5 factors that impact your credit score

To understand how to build credit and achieve a good credit score, it's helpful to know how credit scores are calculated in the first place. Here's a breakdown of the factors that make up your credit score:

Payment history: When lenders consider your credit application, they want to know how well you manage credit. That's why your payment history is the most important credit scoring factor, accounting for 35% of your FICO score. Amounts owed: Lenders view your debt as part of your credit utilization ratio - the amount of revolving credit you're using compared to your available limits. Your credit utilization percentage makes up 30% of your FICO score.Credit history length: As a general credit rule, the longer you successfully manage credit, the better. The three largest credit agencies - Equifax, Experian and TransUnion - take into consideration the ages of your oldest and newest accounts and the average age of all of your accounts. The length of your credit history accounts for 15% of your FICO score.Credit mix: High credit scorers tend to have a diverse mix of credit accounts, which could include a mortgage, auto loan, personal loan, credit cards, retail cards and other account types. The credit mix represents 10% of your FICO score.New credit: Applying for several credit accounts within a short time frame can signal a higher level of risk and have a negative effect on your credit score. New credit also makes up 10% of your FICO score. How to build credit with a credit card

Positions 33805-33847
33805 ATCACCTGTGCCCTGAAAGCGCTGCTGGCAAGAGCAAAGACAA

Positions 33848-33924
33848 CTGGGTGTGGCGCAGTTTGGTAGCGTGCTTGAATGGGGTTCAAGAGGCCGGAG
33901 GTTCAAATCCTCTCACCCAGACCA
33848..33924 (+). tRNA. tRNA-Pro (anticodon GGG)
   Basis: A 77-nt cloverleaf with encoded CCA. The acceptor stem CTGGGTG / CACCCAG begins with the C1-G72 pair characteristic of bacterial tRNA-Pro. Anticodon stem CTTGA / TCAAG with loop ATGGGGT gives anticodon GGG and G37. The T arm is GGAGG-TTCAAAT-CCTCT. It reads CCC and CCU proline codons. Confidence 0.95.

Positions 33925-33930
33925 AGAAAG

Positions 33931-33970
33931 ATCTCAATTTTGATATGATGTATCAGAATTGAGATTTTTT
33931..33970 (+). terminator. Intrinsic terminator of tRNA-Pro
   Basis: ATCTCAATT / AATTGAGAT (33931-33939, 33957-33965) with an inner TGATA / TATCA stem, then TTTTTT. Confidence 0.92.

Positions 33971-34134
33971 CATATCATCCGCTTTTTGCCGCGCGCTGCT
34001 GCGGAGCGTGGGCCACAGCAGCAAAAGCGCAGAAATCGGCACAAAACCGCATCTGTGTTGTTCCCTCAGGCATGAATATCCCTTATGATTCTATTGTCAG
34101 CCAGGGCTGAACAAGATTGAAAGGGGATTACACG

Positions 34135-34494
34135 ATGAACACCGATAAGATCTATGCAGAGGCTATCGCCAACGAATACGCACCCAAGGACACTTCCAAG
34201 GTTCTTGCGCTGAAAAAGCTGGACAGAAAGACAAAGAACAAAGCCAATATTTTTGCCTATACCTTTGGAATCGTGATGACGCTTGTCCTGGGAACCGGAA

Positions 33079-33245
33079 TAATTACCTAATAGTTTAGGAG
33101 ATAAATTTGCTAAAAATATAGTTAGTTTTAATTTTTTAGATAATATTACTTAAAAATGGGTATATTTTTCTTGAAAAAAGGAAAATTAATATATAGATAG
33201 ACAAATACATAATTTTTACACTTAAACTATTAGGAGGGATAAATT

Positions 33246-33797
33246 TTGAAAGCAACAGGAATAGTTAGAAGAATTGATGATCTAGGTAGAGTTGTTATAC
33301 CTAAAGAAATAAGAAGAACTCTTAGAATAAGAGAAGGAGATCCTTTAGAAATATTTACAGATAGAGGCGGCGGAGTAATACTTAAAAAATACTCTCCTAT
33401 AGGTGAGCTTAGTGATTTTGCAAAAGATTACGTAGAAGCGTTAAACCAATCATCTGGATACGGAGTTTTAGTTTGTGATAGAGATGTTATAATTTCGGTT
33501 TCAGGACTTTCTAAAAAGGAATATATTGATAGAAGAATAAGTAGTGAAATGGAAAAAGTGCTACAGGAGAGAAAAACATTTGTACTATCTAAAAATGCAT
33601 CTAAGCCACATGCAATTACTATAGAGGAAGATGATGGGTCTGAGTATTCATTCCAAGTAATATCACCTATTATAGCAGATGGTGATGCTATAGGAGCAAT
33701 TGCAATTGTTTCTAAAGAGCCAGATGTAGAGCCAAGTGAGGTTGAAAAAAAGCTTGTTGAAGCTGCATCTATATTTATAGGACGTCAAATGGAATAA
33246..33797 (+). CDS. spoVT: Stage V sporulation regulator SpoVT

Credit cards offer one of the best opportunities to build your credit from fair to good. Consider these options that may help you demonstrate your ability to manage credit and make regular on-time payments.

Apply for a secured credit card

secured credit card requires you to submit a cash deposit, which becomes your credit limit. The security deposit safeguards your bank by covering your purchases just in case you miss payments.

By making your payment by the due date each month, you'll strengthen your payment history. Consequently, your credit card issuer could upgrade your card to a traditional unsecured card in the future.

Consolidate debt with a 0% interest balance transfer card

Once your credit score is in the good credit range or better, you might consider getting a balance transfer card to consolidate and pay off your debt. Typically, balance transfer cards offer low or 0% interest rates for an introductory period - from six to 21 months. If you have a high-interest credit card or loan debt, it may make sense to transfer that debt to a balance transfer card. In most cases, you'll save on interest charges and pay off your debt much sooner.

Be aware that balance transfer cards usually come with a fee. Before signing up for any balance transfer card, run the math to ensure the savings you'll receive exceeds the balance transfer fee.

As a rule, don't apply for loans or credit cards you don't need. It usually doesn't make sense to pay interest when you don't have to. Improving your credit score should be an extra perk of using credit, not the primary reason.